Joseph P Walshe, GCPO, KCSG
1886 - February 1956. Secretary Department of External Affairs (now Foreign Affairs), retired as ambassador to the Holy See, 1946-1954. Awarded the Order of the Sword and Cape in 1954 with the rank of papal chamberlain, see article on “Award to President Eamon de Valera of the Supreme Order of Christ”.
He was born in the largely agricultural and coal mining region of Killenaule, County Tipperary in 1886. In 1893 he joined the Society of Jesus (Jesuits) as a novice. Two years later he was sent by them to study in the Netherlands with exiled French members of the order. Walsh returned to Ireland where he studied at Mungret College, Co. Limerick, and began teaching at the prestigious Jesuit-run boarding school of Clongowes Wood. He left the order in 1916 due to illness, before studying for a general law degree at University College Dublin. He went on to obtain a masters degree in French.
Having completed his studies, Walsh went on holidays to France where he met with Seán T. Ó Ceallaigh subsequently President of Ireland and also a papal knight, whom he had known at the University. Ó Ceallaigh had been sent to Paris in 1919 to lobby the international delegates for recognition of the revolutionary Irish Republic at the Paris Peace Conference. While the Irish War of Independence continued, Walshe worked with Ó Ceallaigh and his small team for international recognition of the nascent government of which he was now an employee, and which the British authorities considered illegal. Walsh was formally engaged in Paris from 1 November 1920 until his recall to Dublin.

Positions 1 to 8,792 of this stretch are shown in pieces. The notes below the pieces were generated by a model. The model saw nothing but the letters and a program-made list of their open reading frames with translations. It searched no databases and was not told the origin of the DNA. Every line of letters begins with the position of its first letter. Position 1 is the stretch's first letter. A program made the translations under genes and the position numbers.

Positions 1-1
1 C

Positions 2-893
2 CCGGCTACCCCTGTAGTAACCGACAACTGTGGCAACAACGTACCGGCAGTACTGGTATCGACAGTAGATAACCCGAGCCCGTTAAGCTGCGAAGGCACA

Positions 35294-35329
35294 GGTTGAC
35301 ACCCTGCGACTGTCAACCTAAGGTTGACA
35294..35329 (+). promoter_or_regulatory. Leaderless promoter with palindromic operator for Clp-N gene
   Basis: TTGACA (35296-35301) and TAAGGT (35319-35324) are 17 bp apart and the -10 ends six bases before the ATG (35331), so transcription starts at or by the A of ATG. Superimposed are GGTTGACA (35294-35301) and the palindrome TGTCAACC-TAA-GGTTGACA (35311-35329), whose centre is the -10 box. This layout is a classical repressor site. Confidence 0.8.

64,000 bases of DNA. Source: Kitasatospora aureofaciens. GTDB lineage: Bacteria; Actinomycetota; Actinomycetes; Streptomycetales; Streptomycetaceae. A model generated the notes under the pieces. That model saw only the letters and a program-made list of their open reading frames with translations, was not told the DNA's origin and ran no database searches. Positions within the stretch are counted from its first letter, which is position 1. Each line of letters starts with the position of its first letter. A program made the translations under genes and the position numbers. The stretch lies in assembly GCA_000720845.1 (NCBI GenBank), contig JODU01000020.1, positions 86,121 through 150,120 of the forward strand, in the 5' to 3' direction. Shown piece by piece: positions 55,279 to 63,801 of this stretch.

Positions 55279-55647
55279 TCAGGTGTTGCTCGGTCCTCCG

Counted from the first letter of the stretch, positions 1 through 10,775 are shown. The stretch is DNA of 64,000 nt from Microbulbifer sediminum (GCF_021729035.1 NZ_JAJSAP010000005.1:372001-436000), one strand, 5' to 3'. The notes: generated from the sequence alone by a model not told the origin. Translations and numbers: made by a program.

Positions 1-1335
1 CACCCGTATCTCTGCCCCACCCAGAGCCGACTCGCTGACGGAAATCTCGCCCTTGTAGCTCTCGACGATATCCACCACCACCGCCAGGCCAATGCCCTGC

Joseph Walshe was responsible for guiding the fledgling Foreign Service for twenty-four years and much of the infrastructure of the service was built by him and those he directed. Recalled to Ireland from Paris in 1922 as the Treaty split the country and with only a short time as a diplomat behind him, Joseph Walshe went on to serve twenty-four years as acting secretary and then secretary of the External Affairs department. His inexperience was echoed by the inexperience of all those who ran departments in the emerging Free State.
His first challenge was to establish External Affairs as a strong, independent department despite the general opinion that it was unnecessary. Despite his initial opposition to Fianna Fáil and his fears that they posed a threat to the state, he subsequently worked closely with de Valera when his party came to power in 1932. During the second world war he was deeply involved in maintaining the states policy of friendly neutrality despite pressure from British and later American diplomats and politicians.He retired to Rome and died and was buried in Cairo of cardiac asthma on 6 February 1956.
Reference: Joseph Walshe: Irish foreign policy 1922–1946,. Aengus Nolan, Mercier Press (2008).